n the past decade, debt relief has become an increasingly significant ve-
hicle for delivering development aid. This update builds on the findings
of the 2003 evaluation of the Heavily Indebted Poor Countries (HIPC) Ini-
tiative, Debt Relief for the Poorest: An OED Review of the HIPC Initiative. It
finds that many of the original conclusions remain relevant for the HIPC Ini-
tiative and are potentially instructive for future debt relief initiatives.
Debt Reduction Is Not Sufficient for Debt Relief Has Become a Significant
Debt Sustainability Vehicle of Resource Transfer for HIPCs
The Enhanced HIPC Initiative has reduced $19 HIPC debt relief has been significantly additional
billion of debt1 in 18 countries, thereby halving to other net resource transfers, both in the
their debt ratios. But in 11 of 13 post-comple- aggregate, and for 21 of 28 countries. Net
tion-point countries for which data are available, transfers to HIPC countries doubled from $8.8
the key indicator of external debt sustainability billion in 1999 to $17.5 billion in 2004, while
has deteriorated since completion point. In transfers to other developing countries grew by
eight of these countries, the ratios once again only a third.
exceed HIPC thresholds. In 2005, eight more non-HIPC low-income
New analyses present a more optimistic countries have become potentially eligible for
outlook for debt sustainability. Six of eight post- HIPC. The repeated extension of the deadline
completion-point countries have only a for eligibility has significantly expanded the
moderate risk of debt distress. But all remain reach of the initiative. The emergence of
vulnerable to export shocks and still require proposals for future rounds of debt relief
highly concessional financing and sound debt suggests that debt relief is becoming an ongoing
management. mechanism for resource transfer.
Debt reduction alone is not a sufficient instru-
ment to affect the multiple drivers of debt Maintaining Policy Performance Is
sustainability. Sustained improvements in export Essential to Reaping the Benefits of
diversification, fiscal management, the terms of Debt Reduction
new financing, and public debt management are Post-completion-point countries started out
also needed, measures that fall outside the with higher scores on key policy ratings than
ambit of the HIPC Initiative. other low-income countries and they still score
D E B T R E L I E F F O R T H E P O O R E S T: A N E VA L U AT I O N U P D AT E O F T H E H I P C I N I T I AT I V E
higher. HIPC countries not yet at completion Five Implications for Future Debt
point—both decision-point and pre-decision- Relief Efforts
point countries—have, on average, the lowest The experience under HIPC suggests five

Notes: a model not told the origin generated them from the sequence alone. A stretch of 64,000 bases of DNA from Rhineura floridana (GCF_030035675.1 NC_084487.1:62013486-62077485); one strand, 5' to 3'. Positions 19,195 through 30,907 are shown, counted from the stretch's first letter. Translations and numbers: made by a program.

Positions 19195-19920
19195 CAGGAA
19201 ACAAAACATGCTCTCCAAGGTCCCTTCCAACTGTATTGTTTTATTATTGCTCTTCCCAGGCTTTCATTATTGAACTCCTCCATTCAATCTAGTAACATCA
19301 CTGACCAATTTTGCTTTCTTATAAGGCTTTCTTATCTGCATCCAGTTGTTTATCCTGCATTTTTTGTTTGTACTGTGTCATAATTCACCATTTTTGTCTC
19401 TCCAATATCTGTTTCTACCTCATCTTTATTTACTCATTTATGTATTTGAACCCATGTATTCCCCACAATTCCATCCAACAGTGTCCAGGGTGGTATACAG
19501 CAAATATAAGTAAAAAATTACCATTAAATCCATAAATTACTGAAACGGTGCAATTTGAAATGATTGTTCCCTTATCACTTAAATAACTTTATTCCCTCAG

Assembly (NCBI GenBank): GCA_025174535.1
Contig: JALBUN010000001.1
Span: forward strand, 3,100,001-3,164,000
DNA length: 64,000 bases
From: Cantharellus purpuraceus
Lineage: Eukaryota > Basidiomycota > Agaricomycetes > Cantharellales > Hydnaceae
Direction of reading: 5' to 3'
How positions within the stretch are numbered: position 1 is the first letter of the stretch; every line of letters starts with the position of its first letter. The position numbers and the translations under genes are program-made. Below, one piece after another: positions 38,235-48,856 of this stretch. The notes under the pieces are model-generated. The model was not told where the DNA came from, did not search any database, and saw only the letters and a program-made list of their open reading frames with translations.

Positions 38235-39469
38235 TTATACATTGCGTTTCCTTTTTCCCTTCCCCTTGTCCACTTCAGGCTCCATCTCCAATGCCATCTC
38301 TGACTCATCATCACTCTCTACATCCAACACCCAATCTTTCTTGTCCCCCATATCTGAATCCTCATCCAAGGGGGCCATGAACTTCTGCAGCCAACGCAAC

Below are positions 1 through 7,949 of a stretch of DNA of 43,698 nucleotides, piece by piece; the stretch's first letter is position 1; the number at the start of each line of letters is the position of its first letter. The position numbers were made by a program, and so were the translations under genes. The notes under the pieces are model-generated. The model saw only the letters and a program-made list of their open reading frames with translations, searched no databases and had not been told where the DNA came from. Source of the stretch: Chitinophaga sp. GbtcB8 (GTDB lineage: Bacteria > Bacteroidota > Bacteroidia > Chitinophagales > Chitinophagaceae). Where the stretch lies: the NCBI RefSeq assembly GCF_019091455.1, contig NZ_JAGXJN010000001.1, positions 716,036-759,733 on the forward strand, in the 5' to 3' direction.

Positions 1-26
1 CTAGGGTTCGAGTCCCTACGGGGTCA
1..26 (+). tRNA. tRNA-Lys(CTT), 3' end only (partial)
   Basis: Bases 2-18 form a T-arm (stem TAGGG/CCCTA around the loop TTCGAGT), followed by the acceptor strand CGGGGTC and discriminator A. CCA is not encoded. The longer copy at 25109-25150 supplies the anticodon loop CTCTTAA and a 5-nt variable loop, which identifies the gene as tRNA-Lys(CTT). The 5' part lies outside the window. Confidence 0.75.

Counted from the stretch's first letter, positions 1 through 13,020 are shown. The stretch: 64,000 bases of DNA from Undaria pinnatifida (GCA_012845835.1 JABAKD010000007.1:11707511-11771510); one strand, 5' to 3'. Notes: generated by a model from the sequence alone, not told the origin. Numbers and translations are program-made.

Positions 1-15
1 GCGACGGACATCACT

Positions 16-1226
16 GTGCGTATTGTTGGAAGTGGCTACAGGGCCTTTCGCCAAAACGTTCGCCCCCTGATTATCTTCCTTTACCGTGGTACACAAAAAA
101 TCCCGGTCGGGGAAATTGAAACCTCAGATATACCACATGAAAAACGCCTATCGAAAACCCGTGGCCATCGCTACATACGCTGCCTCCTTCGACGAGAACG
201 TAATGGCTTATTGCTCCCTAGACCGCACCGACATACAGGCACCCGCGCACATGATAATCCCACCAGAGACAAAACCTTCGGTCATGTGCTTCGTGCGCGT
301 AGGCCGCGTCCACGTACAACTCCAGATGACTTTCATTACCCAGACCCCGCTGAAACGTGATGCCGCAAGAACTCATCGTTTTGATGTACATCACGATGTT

ratings of all low-income countries. They face lessons for future debt relief efforts:
serious challenges in managing their
economies, which will affect their prospects for • Debt reduction is not sufficient for debt sus-
reaping the potential benefits of debt tainability. Future debt relief initiatives need to
reduction. Even though the initiative has stress that debt sustainability requires other pol-
granted poorer performing countries more icy actions by governments and external part-
time to begin a reform program supported by ners to improve repayment capacity.
the World Bank and the International Monetary • Does debt relief add to or substitute for other
Fund (IMF), they are held to the same perform- aid flows? To demonstrate that future debt re-
ance requirements as countries that became lief initiatives are additional, donors will need
eligible earlier. Fiscal and debt management are to establish what their net transfers would be
areas of particular weakness in many HIPC in the absence of debt relief.
countries. Efforts arising from the HIPC Initia- • The initiative is delivering an increasing share
tive to upgrade countries’ public expenditure of concessional resources to HIPC countries.
management systems have resulted in only Since non-HIPC countries do not have access
modest improvements. to these resources, donors will need to en-
sure that the resulting pattern of resource al-
Most Creditors Have Committed Their location rewards better performers overall.
Share of Relief • Debtors cannot oblige creditors to participate
The HIPC Initiative was innovative in its attempt in debt relief under voluntary initiatives. In-
to seek a comprehensive approach among all volving both creditors and debtors at the de-
creditors to debt reduction. The Bank, IMF, and sign stage of proposals for debt relief can be
Paris Club creditors have committed most of an important step for securing the cooperation
their shares of debt relief. But the initiative’s of all creditors.
structure as a voluntary agreement has hindered • Future debt relief initiatives may also be expected
efforts to achieve the full participation of all to continually revisit and extend deadlines for el-
creditors. The sluggish participation of commer- igibility. Extensions of the deadline keep open the
cial creditors and those not in the Paris Club— opportunity for countries to receive debt relief,
who were not involved in shaping the while holding all countries to the same stan-
design—has generated a shortfall of 8 percent dards. On the other hand, they could provide in-
of total HIPC assistance, which affects some centives to countries to increase their borrowings
countries particularly. in order to avail themselves of debt relief.